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California’s insurers still feeling effects of 2017-2018 Wildfires: Triple-I

25th September 2023 - Author: Jack Willard

California’s homeowners insurers paid out more than twice as much in claims and expenses as they collected in premiums across 2017 and 2018, a legacy which has played a significant part in impacting 2023’s market conditions, according to the Insurance Information Institute (Triple-I).

California wildfiresA new brief from Triple-I notes that insurers have earned healthy underwriting profits on their homeowners insurance business in all but two of the 10 years between 2013 and 2022. But, the claims and expenses that were paid across 2017 and 2018, due largely to wildfire-related losses, are said to have been so extreme that the average combined ratio for the period was 108.1.

The brief reads: “To accurately underwrite and price coverage, insurers must be able to set premium rates prospectively. One or two years that include major catastrophes can wipe out several years of underwriting profits—thereby contributing to the depletion of policyholder surplus if rates are not raised.”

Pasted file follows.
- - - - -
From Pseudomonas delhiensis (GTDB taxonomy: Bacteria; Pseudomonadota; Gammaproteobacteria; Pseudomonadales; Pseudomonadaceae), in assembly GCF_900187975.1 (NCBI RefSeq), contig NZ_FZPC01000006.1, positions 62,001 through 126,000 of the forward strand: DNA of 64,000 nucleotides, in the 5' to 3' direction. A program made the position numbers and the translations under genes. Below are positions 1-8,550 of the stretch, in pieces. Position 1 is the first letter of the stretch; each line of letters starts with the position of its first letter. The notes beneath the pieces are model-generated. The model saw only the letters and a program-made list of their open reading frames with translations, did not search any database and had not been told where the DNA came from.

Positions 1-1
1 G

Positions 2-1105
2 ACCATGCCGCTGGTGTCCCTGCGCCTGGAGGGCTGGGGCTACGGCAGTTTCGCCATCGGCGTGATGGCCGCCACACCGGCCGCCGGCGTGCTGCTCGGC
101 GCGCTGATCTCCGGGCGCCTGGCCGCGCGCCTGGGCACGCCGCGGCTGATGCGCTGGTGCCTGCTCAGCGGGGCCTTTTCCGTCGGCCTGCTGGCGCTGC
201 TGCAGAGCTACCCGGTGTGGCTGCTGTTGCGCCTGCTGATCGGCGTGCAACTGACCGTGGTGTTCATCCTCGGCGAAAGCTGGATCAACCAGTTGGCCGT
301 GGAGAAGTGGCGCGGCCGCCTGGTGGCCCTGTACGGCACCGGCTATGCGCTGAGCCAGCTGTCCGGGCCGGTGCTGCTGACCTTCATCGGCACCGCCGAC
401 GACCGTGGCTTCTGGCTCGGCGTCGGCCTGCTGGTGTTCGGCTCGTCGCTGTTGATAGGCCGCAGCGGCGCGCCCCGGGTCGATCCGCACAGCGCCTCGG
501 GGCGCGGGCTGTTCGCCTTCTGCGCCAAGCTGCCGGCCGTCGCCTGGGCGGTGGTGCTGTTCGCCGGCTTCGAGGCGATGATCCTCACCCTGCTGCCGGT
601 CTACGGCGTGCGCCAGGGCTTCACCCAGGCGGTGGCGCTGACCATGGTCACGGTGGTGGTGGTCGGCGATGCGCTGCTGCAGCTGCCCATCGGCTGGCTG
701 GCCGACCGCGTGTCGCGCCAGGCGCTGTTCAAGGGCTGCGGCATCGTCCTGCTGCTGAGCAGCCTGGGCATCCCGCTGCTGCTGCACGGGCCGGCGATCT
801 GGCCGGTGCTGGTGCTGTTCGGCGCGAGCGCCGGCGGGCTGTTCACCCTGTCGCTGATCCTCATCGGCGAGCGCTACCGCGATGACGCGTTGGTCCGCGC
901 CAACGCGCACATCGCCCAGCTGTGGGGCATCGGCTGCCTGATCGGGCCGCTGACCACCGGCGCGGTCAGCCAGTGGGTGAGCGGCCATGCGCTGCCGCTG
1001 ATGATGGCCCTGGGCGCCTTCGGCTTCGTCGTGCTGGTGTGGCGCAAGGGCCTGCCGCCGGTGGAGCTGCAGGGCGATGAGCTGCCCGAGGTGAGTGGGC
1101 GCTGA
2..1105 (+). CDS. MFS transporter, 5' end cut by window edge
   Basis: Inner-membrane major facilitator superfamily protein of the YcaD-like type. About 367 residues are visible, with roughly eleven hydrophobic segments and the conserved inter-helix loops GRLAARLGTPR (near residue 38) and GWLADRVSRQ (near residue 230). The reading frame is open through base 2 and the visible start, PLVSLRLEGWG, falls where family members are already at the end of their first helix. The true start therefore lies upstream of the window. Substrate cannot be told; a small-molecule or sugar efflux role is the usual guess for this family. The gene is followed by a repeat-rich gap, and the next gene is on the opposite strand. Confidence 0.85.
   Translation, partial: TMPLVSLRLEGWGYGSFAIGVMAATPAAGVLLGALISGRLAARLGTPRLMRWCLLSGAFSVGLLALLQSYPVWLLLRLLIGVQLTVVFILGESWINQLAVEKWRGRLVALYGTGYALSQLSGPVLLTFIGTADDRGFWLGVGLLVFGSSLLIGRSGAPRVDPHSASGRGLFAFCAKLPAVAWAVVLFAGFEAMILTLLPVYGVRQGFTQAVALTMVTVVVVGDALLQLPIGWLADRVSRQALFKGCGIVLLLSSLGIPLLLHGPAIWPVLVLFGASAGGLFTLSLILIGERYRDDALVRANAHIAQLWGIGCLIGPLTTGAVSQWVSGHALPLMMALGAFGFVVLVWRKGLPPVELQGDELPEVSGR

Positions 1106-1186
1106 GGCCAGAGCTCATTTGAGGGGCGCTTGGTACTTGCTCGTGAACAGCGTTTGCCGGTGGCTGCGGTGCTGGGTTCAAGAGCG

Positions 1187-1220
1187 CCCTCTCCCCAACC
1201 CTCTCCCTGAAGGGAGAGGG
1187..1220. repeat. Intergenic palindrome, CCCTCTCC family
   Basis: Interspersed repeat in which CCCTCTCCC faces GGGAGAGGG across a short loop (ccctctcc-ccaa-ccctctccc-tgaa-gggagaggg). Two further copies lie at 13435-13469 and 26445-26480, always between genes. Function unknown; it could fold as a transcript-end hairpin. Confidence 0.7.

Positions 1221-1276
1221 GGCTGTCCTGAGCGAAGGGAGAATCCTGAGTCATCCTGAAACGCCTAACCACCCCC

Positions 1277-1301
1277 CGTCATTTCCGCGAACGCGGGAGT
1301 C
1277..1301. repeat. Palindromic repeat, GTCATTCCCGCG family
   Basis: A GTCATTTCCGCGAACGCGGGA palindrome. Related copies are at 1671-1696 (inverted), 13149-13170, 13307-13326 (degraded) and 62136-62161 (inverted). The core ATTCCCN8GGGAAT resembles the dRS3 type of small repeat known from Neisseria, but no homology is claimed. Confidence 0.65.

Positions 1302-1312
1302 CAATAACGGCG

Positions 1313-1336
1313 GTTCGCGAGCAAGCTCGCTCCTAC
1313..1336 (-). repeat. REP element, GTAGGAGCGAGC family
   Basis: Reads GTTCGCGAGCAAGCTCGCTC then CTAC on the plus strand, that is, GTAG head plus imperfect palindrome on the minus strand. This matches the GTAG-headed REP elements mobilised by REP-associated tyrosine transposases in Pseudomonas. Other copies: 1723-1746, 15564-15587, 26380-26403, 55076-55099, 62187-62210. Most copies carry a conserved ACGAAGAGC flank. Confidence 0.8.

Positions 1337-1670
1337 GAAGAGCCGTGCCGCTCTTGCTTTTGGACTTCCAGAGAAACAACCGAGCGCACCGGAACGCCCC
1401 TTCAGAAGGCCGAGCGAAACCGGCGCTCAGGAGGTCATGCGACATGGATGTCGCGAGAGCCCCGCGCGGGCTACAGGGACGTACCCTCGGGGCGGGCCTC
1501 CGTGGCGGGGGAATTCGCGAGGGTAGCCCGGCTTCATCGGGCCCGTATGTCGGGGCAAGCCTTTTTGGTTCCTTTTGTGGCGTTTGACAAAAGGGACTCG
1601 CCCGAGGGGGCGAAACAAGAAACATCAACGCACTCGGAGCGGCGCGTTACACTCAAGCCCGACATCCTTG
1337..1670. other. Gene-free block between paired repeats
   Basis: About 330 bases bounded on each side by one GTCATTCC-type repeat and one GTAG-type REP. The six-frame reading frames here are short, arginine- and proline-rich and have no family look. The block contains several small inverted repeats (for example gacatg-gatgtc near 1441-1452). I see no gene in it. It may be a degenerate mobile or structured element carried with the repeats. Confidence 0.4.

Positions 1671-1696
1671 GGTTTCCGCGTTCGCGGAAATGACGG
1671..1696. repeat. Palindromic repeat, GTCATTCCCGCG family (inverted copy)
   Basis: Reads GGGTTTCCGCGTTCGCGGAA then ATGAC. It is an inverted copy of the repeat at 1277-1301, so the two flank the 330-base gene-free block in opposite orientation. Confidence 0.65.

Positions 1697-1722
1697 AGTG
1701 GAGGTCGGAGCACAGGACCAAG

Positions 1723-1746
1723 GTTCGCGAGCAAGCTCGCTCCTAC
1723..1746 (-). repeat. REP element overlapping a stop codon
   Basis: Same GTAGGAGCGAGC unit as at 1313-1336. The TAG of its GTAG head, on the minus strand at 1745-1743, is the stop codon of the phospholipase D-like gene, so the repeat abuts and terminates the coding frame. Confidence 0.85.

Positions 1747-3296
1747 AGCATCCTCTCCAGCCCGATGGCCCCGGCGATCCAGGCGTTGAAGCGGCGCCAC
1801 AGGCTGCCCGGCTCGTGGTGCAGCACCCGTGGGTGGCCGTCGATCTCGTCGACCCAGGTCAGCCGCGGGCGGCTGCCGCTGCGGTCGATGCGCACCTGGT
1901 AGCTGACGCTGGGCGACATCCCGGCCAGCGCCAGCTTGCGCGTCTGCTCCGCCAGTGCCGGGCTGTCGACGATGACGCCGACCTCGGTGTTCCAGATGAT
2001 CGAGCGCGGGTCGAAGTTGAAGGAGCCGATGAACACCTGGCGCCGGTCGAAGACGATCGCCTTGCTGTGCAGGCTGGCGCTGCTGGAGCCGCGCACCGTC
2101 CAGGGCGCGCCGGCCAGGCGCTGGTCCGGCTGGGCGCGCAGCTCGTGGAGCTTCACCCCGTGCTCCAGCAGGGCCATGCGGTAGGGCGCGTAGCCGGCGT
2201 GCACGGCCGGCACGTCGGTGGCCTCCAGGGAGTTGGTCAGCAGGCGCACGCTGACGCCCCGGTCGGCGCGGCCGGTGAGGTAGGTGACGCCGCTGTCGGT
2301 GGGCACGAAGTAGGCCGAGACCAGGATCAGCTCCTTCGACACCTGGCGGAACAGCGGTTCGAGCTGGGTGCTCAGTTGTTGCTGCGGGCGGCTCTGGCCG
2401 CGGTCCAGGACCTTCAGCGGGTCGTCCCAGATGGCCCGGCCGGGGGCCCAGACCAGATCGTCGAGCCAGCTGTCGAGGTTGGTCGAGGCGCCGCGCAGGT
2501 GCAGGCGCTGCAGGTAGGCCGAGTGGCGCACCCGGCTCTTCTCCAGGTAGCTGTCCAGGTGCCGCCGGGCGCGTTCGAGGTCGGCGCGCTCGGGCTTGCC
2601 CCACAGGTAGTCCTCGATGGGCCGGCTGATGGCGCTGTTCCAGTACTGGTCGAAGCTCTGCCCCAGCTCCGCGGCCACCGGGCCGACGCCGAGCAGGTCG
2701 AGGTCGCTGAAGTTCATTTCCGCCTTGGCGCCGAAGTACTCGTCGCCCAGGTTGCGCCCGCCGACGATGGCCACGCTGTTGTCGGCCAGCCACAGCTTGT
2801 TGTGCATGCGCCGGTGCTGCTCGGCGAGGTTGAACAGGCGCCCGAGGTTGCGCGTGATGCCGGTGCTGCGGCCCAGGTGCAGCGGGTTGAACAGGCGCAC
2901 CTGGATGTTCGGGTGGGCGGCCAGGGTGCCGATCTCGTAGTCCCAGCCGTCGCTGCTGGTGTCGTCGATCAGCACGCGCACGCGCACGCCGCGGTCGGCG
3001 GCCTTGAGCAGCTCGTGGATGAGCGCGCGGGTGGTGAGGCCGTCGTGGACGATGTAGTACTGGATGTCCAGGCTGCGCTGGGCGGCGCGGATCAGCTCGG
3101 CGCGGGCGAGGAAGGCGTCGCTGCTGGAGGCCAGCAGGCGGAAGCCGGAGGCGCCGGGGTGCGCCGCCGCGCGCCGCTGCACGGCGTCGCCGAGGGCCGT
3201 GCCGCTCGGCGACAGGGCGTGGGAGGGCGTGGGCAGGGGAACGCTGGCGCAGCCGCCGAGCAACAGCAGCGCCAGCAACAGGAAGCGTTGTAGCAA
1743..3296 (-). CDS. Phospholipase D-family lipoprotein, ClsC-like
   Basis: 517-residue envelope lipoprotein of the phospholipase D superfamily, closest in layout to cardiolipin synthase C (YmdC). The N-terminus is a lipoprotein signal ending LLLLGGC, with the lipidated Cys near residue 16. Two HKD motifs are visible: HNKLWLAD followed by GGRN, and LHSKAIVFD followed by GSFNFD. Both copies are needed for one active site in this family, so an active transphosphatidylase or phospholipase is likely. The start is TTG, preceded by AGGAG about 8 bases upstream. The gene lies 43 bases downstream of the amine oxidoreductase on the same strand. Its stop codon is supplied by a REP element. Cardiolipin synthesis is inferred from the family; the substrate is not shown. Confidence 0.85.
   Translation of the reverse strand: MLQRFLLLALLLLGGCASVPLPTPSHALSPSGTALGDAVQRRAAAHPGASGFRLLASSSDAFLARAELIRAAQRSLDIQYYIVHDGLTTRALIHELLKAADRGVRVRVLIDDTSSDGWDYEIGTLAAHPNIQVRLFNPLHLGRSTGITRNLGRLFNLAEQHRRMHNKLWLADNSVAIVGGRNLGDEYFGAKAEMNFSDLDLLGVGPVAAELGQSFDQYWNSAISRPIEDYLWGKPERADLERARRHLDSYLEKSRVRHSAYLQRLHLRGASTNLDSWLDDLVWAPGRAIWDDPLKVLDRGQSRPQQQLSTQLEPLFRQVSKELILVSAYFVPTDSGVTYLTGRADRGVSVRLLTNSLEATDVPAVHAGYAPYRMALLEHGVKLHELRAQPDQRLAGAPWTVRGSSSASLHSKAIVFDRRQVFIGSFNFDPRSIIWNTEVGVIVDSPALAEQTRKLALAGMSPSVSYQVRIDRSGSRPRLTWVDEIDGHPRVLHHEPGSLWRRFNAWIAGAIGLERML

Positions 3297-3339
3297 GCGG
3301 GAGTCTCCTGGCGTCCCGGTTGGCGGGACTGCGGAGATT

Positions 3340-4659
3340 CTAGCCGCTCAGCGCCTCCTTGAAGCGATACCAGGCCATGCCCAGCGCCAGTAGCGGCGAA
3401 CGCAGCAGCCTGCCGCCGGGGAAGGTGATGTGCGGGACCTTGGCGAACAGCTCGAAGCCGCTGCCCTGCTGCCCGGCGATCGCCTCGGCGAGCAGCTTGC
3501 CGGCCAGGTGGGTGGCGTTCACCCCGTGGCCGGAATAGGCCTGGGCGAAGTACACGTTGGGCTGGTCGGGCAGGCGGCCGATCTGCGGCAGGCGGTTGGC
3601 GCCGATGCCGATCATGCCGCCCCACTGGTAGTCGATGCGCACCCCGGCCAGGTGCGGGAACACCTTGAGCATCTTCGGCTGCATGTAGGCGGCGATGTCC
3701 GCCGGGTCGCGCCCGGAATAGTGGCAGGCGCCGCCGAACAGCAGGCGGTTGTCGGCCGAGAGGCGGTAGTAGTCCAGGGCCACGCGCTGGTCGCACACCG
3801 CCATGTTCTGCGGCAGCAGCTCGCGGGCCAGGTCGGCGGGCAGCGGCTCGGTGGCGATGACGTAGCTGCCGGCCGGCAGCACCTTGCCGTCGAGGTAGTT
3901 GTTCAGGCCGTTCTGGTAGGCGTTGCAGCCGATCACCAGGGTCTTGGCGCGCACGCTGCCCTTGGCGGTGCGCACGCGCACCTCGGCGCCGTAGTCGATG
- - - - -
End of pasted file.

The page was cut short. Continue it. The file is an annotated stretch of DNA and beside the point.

A key factor to highlight however, is that unlike most US states, California’s homeowners insurers are unable to price risk prospectively and instead, they have to rely on historical data alone, in accordance with the regulations adopted after voters approved Proposition 103 in 1988.

Moreover, the three costliest wildfires recorded in US insurance history occurred in California in 2017 (Tubbs Fire) and 2018 (Camp and Woolsey Fires).

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But, since 2018, California has also witnessed the five largest wildfires in the state’s history, however none of them are listed among the costliest for insurers.

The brief states: “With fewer private insurance options available, more Californians are resorting to the state’s FAIR [Fair Access to Insurance Requirements] plan, which offers less coverage for a higher premium.”

Adding: “This is a large and potentially profitable market in which insurers want to do business. To make that possible in light of ongoing wildfire trends—as well as events like early 2023’s anomalous rains and, more recently, Hurricane Hilary—the state needs to continue making investments that reduce risk. It also needs to update its regulatory regime to allow accurate, prospective pricing.”

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